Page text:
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Sleep deprivation affects how we interpret emotional cues

Insufficient sleep makes it harder to "read" other people

Much has been studied about how not getting enough sleep affect one's ability to function. Whether this is expressed in how one performs on tests measuring cognitive abilities, behavior, or even behind the wheel of a driving simulator (and responding worse than some whose blood alcohol levels exceed the legal limit), the results all support the premise that getting enough sleep is crucial if one wants to achieve one's full potential.

Now, a new study published in the March issue of the journal SLEEP* has found that sleep deprivation interferes with people's ability to distinguish between the facial expressions of others, specifically to determine whether they are happy or angry.

In this study, 20 people were deprived of sleep for thirty hours, and then asked to look at photographs of faces, each displaying a different emotional state (happy, sad, and angry) at various levels of intensity. They were then allowed to sleep, and re-tested 24 hours later. The responses from both days were compared, as well as to those of another group of 17 people who served as controls, undergoing the same testing two days in a row without sleep deprivation.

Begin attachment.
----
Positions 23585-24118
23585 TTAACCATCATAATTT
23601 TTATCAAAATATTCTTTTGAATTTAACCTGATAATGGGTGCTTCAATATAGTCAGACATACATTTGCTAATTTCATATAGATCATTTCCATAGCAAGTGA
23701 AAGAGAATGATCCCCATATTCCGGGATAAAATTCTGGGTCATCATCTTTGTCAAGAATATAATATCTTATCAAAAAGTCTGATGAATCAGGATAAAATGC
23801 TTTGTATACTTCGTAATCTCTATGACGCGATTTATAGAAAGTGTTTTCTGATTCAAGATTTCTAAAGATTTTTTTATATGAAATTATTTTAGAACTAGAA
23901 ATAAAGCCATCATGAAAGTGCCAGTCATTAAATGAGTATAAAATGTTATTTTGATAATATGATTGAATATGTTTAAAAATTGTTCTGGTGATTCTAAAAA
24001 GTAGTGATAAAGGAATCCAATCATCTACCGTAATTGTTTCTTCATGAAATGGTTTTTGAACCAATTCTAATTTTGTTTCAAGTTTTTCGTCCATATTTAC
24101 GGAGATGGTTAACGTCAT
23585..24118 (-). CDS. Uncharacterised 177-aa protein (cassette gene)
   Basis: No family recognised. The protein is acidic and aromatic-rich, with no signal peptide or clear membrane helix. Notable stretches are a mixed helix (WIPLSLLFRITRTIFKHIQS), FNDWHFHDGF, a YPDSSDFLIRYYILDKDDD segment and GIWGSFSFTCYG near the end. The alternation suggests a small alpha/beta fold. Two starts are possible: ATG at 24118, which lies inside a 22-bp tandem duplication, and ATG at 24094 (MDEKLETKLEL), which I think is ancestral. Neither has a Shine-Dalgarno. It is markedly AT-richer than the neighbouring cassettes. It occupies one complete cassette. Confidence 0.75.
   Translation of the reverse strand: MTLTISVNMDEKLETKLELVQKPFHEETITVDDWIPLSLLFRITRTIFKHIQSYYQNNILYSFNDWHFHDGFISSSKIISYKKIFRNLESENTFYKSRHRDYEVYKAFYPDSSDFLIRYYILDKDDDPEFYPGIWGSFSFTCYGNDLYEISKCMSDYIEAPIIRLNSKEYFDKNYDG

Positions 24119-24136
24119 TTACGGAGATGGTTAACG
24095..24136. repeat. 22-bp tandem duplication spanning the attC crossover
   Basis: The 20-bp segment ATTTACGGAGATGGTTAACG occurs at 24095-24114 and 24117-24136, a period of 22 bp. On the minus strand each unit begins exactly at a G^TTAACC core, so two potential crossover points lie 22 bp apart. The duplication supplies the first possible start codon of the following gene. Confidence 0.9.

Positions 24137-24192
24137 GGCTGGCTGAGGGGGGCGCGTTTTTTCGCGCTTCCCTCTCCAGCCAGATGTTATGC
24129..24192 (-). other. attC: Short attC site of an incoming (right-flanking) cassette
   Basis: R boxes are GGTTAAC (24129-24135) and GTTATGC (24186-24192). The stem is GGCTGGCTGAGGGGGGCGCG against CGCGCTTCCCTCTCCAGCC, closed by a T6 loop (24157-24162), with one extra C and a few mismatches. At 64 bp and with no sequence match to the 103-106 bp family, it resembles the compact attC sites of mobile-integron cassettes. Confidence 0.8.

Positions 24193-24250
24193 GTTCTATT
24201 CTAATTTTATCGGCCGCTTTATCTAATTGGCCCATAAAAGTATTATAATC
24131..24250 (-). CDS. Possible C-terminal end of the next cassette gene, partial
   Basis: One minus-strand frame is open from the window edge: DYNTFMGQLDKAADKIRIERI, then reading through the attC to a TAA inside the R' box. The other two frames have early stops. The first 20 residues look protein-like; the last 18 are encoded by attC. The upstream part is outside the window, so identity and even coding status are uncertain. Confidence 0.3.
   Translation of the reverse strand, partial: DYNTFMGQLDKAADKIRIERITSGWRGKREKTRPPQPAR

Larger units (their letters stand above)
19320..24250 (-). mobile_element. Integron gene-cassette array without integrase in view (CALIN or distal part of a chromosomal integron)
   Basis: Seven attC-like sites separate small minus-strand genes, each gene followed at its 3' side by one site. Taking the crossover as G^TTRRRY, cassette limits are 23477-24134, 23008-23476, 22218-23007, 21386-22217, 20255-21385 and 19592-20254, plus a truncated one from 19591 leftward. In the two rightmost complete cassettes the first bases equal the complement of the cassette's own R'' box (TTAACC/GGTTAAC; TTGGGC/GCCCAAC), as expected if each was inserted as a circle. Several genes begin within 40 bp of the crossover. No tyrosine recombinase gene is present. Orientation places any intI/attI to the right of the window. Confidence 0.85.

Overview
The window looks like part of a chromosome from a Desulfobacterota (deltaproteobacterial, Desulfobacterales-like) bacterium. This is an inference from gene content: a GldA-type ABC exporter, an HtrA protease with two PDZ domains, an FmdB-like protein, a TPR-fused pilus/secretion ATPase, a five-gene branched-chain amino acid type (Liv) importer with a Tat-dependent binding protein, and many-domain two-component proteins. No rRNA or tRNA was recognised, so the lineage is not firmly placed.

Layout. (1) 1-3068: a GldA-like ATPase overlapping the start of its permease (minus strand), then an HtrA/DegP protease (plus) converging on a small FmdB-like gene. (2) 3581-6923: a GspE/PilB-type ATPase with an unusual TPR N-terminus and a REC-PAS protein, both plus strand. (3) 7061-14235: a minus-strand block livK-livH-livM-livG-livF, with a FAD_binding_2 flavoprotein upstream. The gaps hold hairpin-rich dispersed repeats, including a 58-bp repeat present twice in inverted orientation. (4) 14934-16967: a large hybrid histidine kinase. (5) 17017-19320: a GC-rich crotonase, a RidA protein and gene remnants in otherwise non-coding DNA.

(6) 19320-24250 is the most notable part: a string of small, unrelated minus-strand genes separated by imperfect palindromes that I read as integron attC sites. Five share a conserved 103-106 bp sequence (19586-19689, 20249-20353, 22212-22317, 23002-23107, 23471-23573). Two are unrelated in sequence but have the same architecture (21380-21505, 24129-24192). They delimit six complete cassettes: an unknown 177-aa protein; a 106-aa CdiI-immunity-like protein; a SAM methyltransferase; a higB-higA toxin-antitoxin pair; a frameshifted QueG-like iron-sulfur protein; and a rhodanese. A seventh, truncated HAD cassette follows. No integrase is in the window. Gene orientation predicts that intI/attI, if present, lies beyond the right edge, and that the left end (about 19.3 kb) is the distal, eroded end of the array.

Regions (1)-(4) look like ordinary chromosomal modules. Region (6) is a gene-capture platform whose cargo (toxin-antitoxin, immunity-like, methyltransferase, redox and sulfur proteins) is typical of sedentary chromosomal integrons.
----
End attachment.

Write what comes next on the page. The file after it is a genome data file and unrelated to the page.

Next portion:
The researchers found that there was a significant blunting in the ability of those who had been tested while sleep deprived to distinguish between angry and happy facial expressions in the moderate intensity range. This difference disappeared after recovery sleep, and was greater in women than in men.

What is the significance of these findings? First, they expose yet another area in which getting enough sleep is critical for normal daily function. One question they raise which I find especially intriguing is what this may mean for children (and adults) with autism, who by definition have difficulties interpreting social cues. It is known that the prevalence of sleep disorders in children with autism is much higher than in the general population, and so one could ask whether the sleep disturbances seen are solely a consequence of the autism, or whether they not only coexist, but also play a role in potentiating (or strengthening) some of autistic features? If that is the case, perhaps we should be more aggressive in treating sleep disorders in this population?

While the numbers in this study were small, it certainly raises many important questions, which will no doubt continue to be looked at going forward.




Dennis Rosen, M.D.

Learn how to help your child get a great night’s sleep with my new book:

The Harvard Medical School Guide to Successful Sleep Strategies for Kids: Helping Your Child Sleep Well and Wake Up With a Smile!

*van der Helm E; Gujar N; Walker MP. Sleep deprivation impairs the accurate recognition of human emotions. SLEEP 2010;33(3):335-342.

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